The fans who packed DC’s Rock & Roll Hotel felt like they were in on a secret — one that won’t stay under wraps for long. Gin Wigmore is already well known in her native New Zealand, and she’s ready to take the States by storm with a crackling, powerhouse voice that commands your attention.
The fans who packed DC’s Rock & Roll Hotel felt like they were in on a secret — one that won’t stay under wraps for long. Gin Wigmore is already well known in her native New Zealand, and she’s ready to take the States by storm with a crackling, powerhouse voice that commands your attention. “I step on you to sip on fire,” Gin intones in her latest single, “New Rush.” Her voice simmers somewhere between a croon and a growl, and you can discern the reference points used by folks when talking about her music — Feist, Amy Winehouse, even Janis Joplin.
This is my day with Vandaveer, a music-making, life-observing, heartstring-bending group that I’ve followed since my first days in D.C. I join them for a jaunt up to New York City — my old hometown, the city of concrete and steel, where dreams are swallowed whole and dreams are set free, where restlessness is the only constant.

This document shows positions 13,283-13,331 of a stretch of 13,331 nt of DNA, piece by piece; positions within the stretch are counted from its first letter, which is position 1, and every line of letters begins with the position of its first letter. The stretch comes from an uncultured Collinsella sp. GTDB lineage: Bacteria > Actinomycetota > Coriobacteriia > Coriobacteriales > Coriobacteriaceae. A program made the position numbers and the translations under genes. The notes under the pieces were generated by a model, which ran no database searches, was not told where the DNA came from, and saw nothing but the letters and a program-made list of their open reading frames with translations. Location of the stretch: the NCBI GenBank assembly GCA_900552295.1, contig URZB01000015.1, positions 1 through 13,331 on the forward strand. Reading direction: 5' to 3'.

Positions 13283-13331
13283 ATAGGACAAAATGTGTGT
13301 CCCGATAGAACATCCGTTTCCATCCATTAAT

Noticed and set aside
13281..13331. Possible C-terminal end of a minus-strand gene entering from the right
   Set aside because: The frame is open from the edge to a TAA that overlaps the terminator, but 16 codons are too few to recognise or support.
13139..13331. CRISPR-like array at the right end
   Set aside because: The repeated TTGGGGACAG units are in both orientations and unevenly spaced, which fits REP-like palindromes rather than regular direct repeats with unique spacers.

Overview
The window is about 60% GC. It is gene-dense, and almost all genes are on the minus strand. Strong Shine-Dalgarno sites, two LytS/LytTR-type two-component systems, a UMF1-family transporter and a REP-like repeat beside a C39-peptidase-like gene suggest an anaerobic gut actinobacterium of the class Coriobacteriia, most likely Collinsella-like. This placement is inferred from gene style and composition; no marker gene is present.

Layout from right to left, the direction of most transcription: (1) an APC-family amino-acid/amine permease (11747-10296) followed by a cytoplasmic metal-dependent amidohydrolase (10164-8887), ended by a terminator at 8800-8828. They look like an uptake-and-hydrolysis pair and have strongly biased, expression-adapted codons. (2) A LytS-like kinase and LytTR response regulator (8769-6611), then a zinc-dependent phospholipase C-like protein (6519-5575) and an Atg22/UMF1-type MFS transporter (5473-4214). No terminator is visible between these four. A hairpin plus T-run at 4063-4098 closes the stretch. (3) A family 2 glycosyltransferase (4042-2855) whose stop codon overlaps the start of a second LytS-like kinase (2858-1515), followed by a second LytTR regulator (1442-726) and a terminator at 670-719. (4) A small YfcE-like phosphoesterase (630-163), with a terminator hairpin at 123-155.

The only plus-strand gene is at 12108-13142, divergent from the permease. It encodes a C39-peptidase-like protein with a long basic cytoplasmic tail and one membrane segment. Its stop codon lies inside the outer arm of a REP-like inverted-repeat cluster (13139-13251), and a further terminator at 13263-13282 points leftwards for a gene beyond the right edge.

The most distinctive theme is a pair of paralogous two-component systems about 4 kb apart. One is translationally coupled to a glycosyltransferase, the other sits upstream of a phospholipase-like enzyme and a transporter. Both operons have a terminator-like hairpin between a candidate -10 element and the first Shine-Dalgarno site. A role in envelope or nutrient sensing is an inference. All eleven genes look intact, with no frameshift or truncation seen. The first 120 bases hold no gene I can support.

Take notes, take photos, repeat to yourself: assemble, testify, preserve. But it’s not possible to be a detached observer. A single show is not a standalone thing but part of an organic whole. It necessarily embraces you. You feel like you’re moving through someone else’s strange, beautiful, ambiguous dream. The present is the past devouring the future.
The rooftop bar feels as intimate as the 9:30 Club felt epic. Laura hops off the stage for a song, tambourine in hand, and the room is all smiles as the audience dances along. Songs like “Generals” and “Body of Work” take on a different patina with the Washington Monument in the backdrop, red lights in a metronomic throb.
This is the second of a two-part photo journal of The Mynabirds. Click here for pics + reflections from their 9:30 Club show with The Pixies.
June 1, 2015. DC is known for swampy summers, and June weather enters on cue, pressing against us with its fleshy heat. All day, the air is thick with the threat of thunder. On the way to the W Washington, I’m caught in a downpour of what feels like monsoon proportions.
Take equal measures of existentialist musings and political smarts and a voice that hums and crackles in alternating currents of vulnerability, whimsy, and ferociousness, and you get The Mynabirds: a mingling of piano, organ, synths, electric guitars, horns, drums — sometimes danceable, other times hymnal amalgams of melody and rhythm, with singer-pianist Laura Burhenn’s distinctive, arresting vocals at the center of it all. The pop shimmer draws you in. The gritty, soulful depths invite you to linger and explore.